UPDATE From @BrendanEich

@mplungjan onclick of submit just falls out of that being a button; form onsubmit is clearly better.

Which would be the reasons to ever use the onclick of a submit button to determine whether or not the form should be submitted?

I believe strongly that

  1. to execute something before submit and cancel the submit in case of error, the form's onsubmit event is the obvious place to put it
  2. If you use the onclick of a submit button and later decide to use type="image" the event handler will fail in many browsers
  3. if you change the submit to a button, you will have to add a submit to the onclick event handler too.

I am looking for strong reasons to prefer using a submit button's onclick event over the form's onsubmit.

UPDATE: Please note that I am personally well aware of many of the issues around form submission and validation.

For example that submitting by javascript will not trigger the onsubmit http://jsfiddle.net/mplungjan/3A4Ha/

<form onsubmit="alert('onSubmit called')">
    <input type="text" value="This will submit on enter but in IE the onclick is not triggered" style="width:100%"/><br/>
    <input type="submit" onclick="alert('Clicked')" />
</form><br />
<a href="#" onclick="alert('Submitting by script'); return false">Submit by script will not trigger onsubmit</a>

Also that IE will not trigger the onclick if you hit enter in the form in my fiddle


Got into a discussion here

html button not clickable without being disabled

I have an intense dislike of using the onclick of a submit button for ANYTHING due to many1 years of seeing this not work in a number of browsers, mostly older version of IE. I have listed a few of the obvious reasons, but I am sure they will not convince the hardened user.

Can SO's community help me nail this one to the wall, like they nailed w3schools? Also feel free to give comments as to how I can phrase this question in an acceptable manner.

1: since the days of NS2.x and IE3.02

  • 1
    Looks more like a discussion than a question... look out!! Oh, I agree with using submit event. :-)
    – RobG
    Aug 2, 2011 at 6:54
  • I agree with using onsubmit of the form - this also covers you for submit via the enter key rather than the submit button.
    – nnnnnn
    Aug 2, 2011 at 7:28
  • Possible duplicate: stackoverflow.com/questions/4529012/… Aug 2, 2011 at 7:30
  • No Paul it is NOT a duplicate. I know the difference. I am looking for good arguments on not to use the onclick at all.
    – mplungjan
    Aug 2, 2011 at 9:09
  • A downvote without a comment is the most useless action at SO.
    – mplungjan
    Nov 26, 2015 at 8:32

2 Answers 2


Form onsubmit is a more correct approach, for the simple reason that a form can also be submitted with the <ENTER> key, and not just by clicking the submit button.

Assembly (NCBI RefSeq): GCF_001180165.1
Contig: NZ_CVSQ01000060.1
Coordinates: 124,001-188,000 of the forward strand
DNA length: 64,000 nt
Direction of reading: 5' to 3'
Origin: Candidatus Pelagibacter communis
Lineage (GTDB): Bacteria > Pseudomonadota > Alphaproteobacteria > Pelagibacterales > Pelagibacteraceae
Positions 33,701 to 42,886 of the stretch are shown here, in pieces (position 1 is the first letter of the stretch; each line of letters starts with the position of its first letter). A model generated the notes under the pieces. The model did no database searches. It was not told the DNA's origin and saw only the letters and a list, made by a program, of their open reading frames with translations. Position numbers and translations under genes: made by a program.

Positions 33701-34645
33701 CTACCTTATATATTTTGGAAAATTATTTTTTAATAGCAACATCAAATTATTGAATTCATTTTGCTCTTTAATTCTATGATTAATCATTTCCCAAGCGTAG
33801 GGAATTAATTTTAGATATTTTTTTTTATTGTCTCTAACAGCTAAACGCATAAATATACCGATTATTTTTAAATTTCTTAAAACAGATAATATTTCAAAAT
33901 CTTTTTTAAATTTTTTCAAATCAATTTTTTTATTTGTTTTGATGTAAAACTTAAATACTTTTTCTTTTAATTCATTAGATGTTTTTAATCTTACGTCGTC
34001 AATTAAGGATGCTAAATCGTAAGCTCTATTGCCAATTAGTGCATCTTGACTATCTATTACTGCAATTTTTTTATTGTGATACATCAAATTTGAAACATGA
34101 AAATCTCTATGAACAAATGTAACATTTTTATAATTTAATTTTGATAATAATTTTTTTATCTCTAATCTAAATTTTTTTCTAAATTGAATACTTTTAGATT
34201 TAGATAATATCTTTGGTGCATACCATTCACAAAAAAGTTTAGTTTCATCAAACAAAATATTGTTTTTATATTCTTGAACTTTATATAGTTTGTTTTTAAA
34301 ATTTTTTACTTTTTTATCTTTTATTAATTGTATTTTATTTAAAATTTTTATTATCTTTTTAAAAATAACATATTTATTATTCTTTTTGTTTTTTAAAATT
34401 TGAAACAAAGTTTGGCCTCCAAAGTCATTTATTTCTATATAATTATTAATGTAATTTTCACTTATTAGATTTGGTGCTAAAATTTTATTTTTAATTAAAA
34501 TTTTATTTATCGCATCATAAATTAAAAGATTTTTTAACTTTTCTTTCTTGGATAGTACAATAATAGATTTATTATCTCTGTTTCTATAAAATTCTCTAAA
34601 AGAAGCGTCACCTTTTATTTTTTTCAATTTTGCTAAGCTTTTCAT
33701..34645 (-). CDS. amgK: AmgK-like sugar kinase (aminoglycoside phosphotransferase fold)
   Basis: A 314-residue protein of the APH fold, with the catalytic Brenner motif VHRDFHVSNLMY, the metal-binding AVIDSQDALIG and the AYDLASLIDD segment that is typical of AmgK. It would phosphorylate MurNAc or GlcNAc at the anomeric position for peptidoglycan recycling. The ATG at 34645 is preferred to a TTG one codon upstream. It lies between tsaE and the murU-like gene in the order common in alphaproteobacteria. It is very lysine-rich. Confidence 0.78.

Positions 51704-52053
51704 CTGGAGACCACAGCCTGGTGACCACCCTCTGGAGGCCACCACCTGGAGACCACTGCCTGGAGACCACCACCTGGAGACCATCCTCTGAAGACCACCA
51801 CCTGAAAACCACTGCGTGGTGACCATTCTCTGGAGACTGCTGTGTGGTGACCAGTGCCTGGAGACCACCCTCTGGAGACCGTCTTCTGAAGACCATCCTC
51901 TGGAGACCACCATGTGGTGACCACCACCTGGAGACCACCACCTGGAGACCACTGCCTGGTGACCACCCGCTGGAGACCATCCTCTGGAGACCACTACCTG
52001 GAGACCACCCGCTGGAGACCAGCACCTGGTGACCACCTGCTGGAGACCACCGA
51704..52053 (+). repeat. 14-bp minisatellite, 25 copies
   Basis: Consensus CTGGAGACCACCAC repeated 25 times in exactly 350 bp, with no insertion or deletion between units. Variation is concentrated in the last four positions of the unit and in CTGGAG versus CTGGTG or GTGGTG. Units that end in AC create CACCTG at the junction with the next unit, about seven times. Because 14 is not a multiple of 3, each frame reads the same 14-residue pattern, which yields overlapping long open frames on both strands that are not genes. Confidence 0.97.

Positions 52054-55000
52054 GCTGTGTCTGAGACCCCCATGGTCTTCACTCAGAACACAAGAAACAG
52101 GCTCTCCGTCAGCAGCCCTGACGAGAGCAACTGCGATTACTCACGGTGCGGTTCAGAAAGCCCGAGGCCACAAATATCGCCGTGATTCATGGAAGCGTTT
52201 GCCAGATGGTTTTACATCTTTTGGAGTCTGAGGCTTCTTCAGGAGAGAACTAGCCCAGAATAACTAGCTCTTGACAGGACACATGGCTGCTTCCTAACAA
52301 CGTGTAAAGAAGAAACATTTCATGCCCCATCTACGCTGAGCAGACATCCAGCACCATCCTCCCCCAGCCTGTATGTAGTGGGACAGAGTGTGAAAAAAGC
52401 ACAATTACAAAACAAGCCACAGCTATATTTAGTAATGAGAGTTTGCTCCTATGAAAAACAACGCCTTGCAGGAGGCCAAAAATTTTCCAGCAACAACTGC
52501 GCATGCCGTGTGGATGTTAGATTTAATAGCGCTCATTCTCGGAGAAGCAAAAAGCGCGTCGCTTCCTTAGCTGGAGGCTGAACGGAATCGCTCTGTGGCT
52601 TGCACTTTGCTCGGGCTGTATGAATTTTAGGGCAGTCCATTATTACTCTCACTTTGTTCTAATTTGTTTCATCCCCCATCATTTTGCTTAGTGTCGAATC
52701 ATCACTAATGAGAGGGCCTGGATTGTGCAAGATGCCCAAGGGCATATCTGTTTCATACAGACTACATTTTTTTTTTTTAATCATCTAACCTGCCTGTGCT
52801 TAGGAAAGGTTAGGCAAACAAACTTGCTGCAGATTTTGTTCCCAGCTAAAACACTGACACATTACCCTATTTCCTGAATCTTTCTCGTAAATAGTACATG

• That too :) But I tend to give a more practical example. Good call though. Aug 2, 2011 at 9:22
  • Just for the sake of completeness, for future visitors. :) But yes, you covered 99% of the use case, which is why I just commented on your answer instead of adding my own.
    – Paddy
    Aug 2, 2011 at 9:32
  • 1
    @Paddy: submitting using script is a special case since it bypasses the onsubmit handler - see update
    – mplungjan
    Aug 2, 2011 at 9:49
  • 1
    @Rikudo - not a reason. If there IS a submit button, it will be clicked when you press enter in a text field - see the fiddle in my update
    – mplungjan
    Aug 2, 2011 at 9:50
  • 1
    There's nothing to assume here. onsubmit is a more general solution the onclick, period. Aug 2, 2011 at 10:00

There are no direct reasons to use a from’s onsubmit handler over a button’s onclick handler. One should use named events according to their intent.

You may consider a scenario with two actions – a “send” action (as in “to send an e-mail”) and a “save” (as in “draft”). The former action assumes the form filled in a coherent manner, while the latter action should allow the user to persist whatever state the user likes. That makes the click handlers ideal places to decide on validation and cancellation. The relevance of the submit event in this case is undetermined.

To make the matter even more complicated you may add auto-save and optimistic concurrency to the scenario.

IMHO The years of tries and errors in the matter resulted in the HTML5 standard to have ruled the question in favor of the button element. See button’s [form*] attributes that allow to change the form action, method by each button individually.

  • The form attribute is the ONLY reason it makes sense to me. I would never use a submit button's click event to submit the form. If I needed to have more than one button, I had type="button" - now I could consider the form="" but likely would not
    – mplungjan
    Feb 17, 2020 at 10:41
  • I agree with type-button alternative, yet it does not make the end-user experience different. It just illuminates that the form/controls model is incomplete in some sense. Different user input (mouse, keyboard) may lead to the same action while there may be a few different actions subordinate to the form. In fact, the “submit” and “reset” are categories from another dimension with respect to “click” and “validate”.
    – Mx.Wolf
    Feb 17, 2020 at 11:05

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